To promote youth civic engagement and the fair employment of women, workers with disabilities and those migrating outside the country to earn a living, the Solidarity Center’s second annual School of Young Leaders in Bishkek educated dozens of young people in...
Labor migration feeds the global economy. Hundreds of millions of migrant workers worldwide generate billions of dollars in global remittances. They are domestic workers, construction and agricultural workers, factory and service workers, teachers and professionals. Migrant workers often travel long distances due to a lack of decent work at home to support their families and build a better life. They frequently are denied the most basic human rights. For instance, most destination countries deny migrant workers the right to form unions, and explicitly exclude them from labor law protections, and women migrant workers are often subject to gender-based violence and harassment in their workplaces.
The Solidarity Center strives for worker rights for people on the move by ensuring migrant worker rights are a key part of the labor movement. We cultivate an understanding of how exploitative labor migration management schemes are a widespread means by which to undercut worker wages, create precarious work and pit workers against each other. And, in addressing these structural ills, we emphasize a response that understands the intersectionalities and identities that make migrant workers especially vulnerable. Our goal is to ensure that migrant workers are fully able to exercise their workplace rights, as well as their social, economic and democratic rights.
We also focus on the creation of decent work in home countries so workers can migrate by choice and not due to economic coercion. We recognize that migration is not caused by a single factor that “pushes” workers to migrate. In doing so, we bring our unique worker rights voice more broadly by emphasizing that everyone deserves dignity at work regardless of status—climate migrants, economic migrants and conflict refugees. We work to achieve this through programs that focus on union organizing and collective bargaining, policy advocacy, access to justice, safe migration and, more broadly, the ability to exercise fundamental freedoms as democratic participants.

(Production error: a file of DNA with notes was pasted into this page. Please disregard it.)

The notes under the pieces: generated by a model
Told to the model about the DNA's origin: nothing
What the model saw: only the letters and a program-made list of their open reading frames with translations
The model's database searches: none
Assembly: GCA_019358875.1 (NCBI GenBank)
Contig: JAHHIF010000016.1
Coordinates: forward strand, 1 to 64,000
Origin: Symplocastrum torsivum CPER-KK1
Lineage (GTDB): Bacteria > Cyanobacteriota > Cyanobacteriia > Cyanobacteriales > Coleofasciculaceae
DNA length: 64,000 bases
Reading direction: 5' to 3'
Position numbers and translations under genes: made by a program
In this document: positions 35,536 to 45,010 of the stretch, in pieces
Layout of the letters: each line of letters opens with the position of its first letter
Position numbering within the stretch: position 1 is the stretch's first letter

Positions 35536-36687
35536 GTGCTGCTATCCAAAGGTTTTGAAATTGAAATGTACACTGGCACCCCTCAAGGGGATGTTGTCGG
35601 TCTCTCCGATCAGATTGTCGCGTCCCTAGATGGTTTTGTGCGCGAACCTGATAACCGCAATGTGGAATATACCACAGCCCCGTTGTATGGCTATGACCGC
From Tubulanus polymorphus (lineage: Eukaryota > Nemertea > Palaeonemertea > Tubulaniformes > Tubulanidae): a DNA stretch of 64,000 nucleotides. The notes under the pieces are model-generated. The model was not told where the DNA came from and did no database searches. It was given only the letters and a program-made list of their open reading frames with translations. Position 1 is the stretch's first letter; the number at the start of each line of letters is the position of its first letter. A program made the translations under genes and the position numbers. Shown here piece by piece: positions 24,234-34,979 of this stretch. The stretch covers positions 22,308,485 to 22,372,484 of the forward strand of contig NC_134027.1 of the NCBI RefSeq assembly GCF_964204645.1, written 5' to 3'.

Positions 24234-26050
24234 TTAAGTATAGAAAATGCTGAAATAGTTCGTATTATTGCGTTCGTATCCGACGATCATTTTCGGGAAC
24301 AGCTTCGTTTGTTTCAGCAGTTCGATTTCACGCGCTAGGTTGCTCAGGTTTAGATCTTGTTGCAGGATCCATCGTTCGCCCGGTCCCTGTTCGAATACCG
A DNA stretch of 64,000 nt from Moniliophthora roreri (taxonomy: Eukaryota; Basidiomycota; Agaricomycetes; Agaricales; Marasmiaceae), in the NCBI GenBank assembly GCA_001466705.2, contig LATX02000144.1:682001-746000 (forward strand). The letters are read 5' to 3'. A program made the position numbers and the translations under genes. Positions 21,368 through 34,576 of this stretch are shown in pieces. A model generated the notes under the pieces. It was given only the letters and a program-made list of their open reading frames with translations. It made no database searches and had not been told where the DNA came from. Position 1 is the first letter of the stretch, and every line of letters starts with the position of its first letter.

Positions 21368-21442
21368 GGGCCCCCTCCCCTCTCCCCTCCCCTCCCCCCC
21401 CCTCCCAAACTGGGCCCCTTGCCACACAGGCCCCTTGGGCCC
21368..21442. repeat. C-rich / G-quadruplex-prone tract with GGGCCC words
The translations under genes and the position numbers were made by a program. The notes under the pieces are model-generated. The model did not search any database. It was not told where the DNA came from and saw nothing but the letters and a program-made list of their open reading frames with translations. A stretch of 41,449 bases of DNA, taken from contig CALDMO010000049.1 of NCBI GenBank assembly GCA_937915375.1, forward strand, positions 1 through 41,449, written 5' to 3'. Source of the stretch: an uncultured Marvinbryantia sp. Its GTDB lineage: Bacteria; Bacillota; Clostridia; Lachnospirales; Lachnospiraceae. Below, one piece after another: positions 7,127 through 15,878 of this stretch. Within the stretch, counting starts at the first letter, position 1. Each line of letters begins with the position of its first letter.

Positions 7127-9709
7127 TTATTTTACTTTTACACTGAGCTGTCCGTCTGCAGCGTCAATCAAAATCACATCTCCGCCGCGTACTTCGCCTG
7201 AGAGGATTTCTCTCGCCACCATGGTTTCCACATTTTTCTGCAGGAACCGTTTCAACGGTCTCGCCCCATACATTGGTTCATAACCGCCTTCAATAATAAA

Find out more
- A Pandemic Reset for Migrant Workers, Neha Misra and Shannon Lederer
- How COVID-19 Affects Women in Migration, Carolina Gottardo and Paola Cyment
In the wake of the COVID-19 pandemic, millions of migrant workers have been forced to return to their homes or are languishing in their destination countries without jobs, and Nepali migrant workers are no exception. In 2019, Nepal’s Department of Foreign Employment...
[News 18: India] Mission Houses in Gulf Nations Should Record Indian Workers’ Wage Grievances Before Repatriation, Says Tharoor
Neha Misra, senior migration specialist for the Solidarity Center, said lack of freedom of association for migrant workers is leading to wage theft.
Download in English. Download in Arabic. This report was made possible through the generous support of the Ford Foundation.
. Download in English Download in Arabic. This report was made possible through the generous support of the Ford Foundation.
Through individual case studies and legal analysis, When the Job Hurts demonstrates the need for domestic workers in South Africa to receive the same coverage under the country's job safety and health compensation law as other workers. Download report.
Freedoms on the Move, a new report by Solidarity Center and CIVICUS, makes clear that many migrant workers and refugees want to have a say in their communities and their workplaces, and in the decisions that affect their lives—and is an urgent call to action for...
A Solidarity Center legal analysis shows the proposed ILO convention on gender-based violence and harassment at work is necessary because no global binding instrument exists that comprehensively addresses violence and harassment in the world of work, including...